(2) Evaluation of T. cruzi-LAMP as an alternative to the current diagnostic algorithm to detect vertically acquired T. cruzi infection based on microscopy and late serological study of the infants, who were born to those seropositive mothers detected in (1). The collection of samples and their analysis were performed longitudinally at birth, and at months two and nine of the babies.


3. Results, lessons learned

We screened ~7,500 women and found an average prevalence of chronic T. cruzi infection (determined by ELISA) of 9.6%. On a country basis, it was 8.2% in the sites of Argentina, 1.5% in the sites of Paraguay, and 13.6% in Bolivia. The agreement of using RDTs as an alternative to the ELISAs yielded very good specificity (Sp > 0.99), but RDTs sensitivity (Se) was compromised in the study sites of Argentina and Paraguay (Se = 0.49 and Se = 0.62, respectively). In Bolivia, RDTs showed very good capacity to detect true positive infections (Se = 0.88).

Regarding the longitudinal observational study, we managed to complete the follow-up of 545 children born to T. cruzi-infected women. According to the complete gold-standard algorithm, we identified 23 infected children, accounting for a 4.2% vertical transmission rate. Note that such algorithm entails two sub-optimum microscopy-based (micromethod) tests at birth and a few months later, and a subsequent serological study once the infants are nine months old and the risk of false positives from maternally derived anti-T. cruzi antibodies waned. Hence, multiple tests over an almost one year span. Remarkably, the use of T. cruzi-LAMP with liquid whole blood samples collected at birth or two months detected that same number of positives. This is an outstanding result in the shape that the LAMP technology, as a POC molecular amplification tool, can anticipate several months the diagnosis of congenital Chagas disease. Moreover, its agreement to the molecular gold-standard test, the more expensive and complex to operate PCR, was very good (κ = 0.84). Additionally, we obtained a fraction of the newborns samples as dried blood spots (DBS) on filter paper, and compared the LAMP performance using them versus liquid blood, thinking of the scalability of the technology. The agreement was perfect (κ = 1.00).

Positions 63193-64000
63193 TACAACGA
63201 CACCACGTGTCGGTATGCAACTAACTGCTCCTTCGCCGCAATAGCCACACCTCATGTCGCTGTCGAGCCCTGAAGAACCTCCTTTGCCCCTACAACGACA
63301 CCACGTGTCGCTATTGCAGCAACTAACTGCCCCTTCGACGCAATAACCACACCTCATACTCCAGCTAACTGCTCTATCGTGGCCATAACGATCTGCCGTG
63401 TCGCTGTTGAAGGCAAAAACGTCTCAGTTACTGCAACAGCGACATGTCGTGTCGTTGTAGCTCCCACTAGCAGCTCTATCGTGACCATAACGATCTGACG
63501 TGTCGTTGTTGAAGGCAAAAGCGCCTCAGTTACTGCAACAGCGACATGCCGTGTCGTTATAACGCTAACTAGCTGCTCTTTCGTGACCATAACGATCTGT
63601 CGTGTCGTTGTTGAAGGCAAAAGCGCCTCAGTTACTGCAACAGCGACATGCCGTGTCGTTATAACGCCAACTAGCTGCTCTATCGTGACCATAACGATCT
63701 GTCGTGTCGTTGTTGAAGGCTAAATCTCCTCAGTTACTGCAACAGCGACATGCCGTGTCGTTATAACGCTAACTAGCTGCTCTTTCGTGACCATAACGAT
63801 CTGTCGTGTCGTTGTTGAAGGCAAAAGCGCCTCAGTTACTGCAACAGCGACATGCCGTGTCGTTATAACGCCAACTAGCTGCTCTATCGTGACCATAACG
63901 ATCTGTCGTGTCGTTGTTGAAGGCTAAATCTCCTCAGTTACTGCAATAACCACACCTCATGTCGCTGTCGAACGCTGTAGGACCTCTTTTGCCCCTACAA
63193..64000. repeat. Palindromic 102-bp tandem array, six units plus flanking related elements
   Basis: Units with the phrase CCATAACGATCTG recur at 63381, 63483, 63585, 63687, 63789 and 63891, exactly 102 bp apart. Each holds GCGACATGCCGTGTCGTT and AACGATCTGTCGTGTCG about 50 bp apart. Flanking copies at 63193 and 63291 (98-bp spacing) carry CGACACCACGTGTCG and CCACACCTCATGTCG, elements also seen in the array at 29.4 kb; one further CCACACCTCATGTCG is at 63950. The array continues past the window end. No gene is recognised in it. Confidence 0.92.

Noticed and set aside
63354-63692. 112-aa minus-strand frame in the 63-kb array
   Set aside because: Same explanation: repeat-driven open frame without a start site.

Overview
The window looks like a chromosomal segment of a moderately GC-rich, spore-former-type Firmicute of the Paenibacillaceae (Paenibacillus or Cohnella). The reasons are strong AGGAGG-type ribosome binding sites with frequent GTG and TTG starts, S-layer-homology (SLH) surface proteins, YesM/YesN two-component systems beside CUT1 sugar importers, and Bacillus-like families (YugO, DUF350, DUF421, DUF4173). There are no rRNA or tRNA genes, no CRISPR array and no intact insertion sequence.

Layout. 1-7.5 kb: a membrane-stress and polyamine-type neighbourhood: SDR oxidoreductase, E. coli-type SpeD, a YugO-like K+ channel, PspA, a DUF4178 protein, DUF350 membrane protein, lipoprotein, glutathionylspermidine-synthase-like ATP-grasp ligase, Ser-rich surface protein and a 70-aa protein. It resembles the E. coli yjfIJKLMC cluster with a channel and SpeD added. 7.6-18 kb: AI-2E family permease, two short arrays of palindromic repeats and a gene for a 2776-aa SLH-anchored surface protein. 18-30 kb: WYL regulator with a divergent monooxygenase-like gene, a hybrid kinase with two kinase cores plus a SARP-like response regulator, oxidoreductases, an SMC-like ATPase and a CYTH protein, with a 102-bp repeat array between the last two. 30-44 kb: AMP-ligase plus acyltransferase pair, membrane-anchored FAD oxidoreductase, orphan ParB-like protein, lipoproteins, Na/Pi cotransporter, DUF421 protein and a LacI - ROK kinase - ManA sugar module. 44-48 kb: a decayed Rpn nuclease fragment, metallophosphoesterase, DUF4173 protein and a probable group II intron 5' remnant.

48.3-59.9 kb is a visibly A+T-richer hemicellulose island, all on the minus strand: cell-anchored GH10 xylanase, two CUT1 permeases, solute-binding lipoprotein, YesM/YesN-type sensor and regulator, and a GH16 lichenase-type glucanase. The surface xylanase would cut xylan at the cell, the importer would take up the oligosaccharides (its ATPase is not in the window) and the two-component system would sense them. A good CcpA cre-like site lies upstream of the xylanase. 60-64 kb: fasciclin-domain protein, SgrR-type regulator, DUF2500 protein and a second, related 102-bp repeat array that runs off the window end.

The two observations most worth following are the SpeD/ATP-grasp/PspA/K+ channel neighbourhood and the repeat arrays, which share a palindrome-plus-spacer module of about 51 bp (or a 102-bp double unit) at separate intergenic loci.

These promising results encourage us to carry on with the development of the T. cruzi-LAMP prototype. In subsequent calls for proposals, we expect to secure funding to face regulatory agencies demands, license it, perform health economics analysis and further validate its use in other Latin American countries, likely relying on DBS samples.